“Canon,” a Greek word meaning “reed,” came to refer to any straight stick that could be used for measuring. This basic meaning was extended to refer to any rule or standard by which things could be compared or judged. The Alexandrian grammarians, classical Greek writers who were not simply grammarians but also what we would call literary critics, used “canon” as their term for the list of standard or classic authors who were worthy of attention and imitation. This was not a closed category, and there were disputes about adding or removing works from the list. Furthermore, inclusion on the list merely recognized a work's quality; it did not confer any new status. Nevertheless, a canon of writings came to denote those texts that were of central importance to a given group. When used in reference to the Bible, canon has an even stronger significance: Not only is a given set of texts included, but all other texts—no matter how worthy otherwise—are excluded. This sense is expressed in a rabbinic comment on Eccl 12.12 . The biblical text reads:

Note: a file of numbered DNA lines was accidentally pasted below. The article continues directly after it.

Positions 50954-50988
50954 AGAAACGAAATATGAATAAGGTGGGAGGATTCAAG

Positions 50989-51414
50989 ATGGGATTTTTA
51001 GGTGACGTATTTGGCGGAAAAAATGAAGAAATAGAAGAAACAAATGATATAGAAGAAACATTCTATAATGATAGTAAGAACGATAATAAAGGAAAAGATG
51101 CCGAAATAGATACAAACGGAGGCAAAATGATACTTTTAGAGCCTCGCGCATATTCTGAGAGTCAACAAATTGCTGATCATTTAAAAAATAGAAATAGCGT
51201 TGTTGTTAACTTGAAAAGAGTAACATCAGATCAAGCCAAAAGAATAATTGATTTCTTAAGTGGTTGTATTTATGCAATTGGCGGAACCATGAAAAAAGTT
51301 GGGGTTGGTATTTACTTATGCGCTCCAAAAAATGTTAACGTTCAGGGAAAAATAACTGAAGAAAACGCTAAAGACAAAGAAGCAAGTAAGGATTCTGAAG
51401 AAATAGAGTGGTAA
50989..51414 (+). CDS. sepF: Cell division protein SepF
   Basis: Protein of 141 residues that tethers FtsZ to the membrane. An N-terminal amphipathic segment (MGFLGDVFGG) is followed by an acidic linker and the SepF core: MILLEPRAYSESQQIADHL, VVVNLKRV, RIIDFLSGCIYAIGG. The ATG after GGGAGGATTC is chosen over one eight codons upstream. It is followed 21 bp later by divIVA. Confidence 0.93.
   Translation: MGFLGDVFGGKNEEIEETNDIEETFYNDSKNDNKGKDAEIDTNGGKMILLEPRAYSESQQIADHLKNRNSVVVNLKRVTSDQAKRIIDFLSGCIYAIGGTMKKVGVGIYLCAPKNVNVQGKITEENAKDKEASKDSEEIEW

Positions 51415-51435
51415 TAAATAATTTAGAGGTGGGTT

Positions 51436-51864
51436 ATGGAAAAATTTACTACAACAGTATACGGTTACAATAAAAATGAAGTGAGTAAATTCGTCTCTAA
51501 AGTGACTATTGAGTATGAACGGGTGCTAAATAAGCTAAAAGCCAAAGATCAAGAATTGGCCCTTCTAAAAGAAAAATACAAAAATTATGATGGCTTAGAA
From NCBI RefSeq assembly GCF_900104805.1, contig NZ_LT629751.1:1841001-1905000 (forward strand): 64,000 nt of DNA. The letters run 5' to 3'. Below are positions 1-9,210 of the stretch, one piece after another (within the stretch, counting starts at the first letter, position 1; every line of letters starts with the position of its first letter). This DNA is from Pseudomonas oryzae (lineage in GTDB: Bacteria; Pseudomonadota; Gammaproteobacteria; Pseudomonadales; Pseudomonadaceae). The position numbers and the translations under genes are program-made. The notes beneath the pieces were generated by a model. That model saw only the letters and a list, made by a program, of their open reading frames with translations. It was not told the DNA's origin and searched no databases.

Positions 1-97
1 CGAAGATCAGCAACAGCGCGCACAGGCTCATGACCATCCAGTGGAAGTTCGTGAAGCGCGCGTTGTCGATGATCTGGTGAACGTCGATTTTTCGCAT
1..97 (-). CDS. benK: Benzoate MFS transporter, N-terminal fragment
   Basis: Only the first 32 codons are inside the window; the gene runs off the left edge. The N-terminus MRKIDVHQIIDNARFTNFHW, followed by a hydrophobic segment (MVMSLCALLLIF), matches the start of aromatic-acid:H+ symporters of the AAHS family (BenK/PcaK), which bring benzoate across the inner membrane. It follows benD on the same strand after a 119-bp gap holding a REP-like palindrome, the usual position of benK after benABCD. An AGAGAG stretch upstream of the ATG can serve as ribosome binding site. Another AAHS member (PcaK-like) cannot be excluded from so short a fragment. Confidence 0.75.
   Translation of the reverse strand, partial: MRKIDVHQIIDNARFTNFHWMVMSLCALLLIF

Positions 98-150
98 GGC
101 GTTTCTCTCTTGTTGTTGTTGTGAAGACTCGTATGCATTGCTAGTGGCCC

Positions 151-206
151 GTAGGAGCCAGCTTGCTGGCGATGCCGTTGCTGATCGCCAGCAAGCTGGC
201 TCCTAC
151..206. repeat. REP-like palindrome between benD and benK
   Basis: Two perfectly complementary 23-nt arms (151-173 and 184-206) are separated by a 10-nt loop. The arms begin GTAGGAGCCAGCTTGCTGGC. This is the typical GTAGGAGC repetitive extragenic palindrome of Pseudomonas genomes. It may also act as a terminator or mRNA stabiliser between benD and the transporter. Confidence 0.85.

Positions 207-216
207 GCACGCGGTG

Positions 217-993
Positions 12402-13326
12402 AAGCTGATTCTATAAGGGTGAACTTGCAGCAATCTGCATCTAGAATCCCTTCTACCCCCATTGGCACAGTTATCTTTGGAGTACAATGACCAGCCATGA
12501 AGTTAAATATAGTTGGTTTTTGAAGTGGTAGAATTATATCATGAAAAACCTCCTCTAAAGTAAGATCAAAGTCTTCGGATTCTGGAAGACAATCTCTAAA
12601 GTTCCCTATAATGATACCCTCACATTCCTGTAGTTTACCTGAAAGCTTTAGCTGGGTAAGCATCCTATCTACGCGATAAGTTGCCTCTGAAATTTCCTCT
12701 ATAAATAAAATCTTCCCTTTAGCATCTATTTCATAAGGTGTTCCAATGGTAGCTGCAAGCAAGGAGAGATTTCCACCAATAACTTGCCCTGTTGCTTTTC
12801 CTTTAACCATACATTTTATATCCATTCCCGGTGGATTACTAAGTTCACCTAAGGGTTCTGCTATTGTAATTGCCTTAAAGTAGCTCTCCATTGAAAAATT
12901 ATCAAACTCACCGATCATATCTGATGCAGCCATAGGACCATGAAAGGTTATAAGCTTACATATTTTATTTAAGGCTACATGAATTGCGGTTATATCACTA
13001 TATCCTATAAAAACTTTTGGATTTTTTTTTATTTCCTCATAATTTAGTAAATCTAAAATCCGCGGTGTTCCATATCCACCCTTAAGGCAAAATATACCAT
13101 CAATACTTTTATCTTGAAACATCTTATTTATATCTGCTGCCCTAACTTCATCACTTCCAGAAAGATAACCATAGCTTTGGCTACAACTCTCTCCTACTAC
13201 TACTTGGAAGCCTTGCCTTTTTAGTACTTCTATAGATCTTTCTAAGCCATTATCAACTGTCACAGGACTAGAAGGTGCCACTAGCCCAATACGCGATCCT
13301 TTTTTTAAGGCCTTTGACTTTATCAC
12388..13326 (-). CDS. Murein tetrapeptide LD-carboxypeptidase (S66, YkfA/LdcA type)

Of anything beyond these [Heb mehemah], my child, beware. Of making many books there is no end.
The rabbinic comment states:
Those who bring more than twenty‐four books [the standard number in the Hebrew Bible; see below] into their house introduce confusion [Heb mehumah] into their house (Qoh. Rab. 12.12).
This suggests not only that the works in the canon are important, but that they, along with their authoritative interpretation, are sufficient in and of themselves.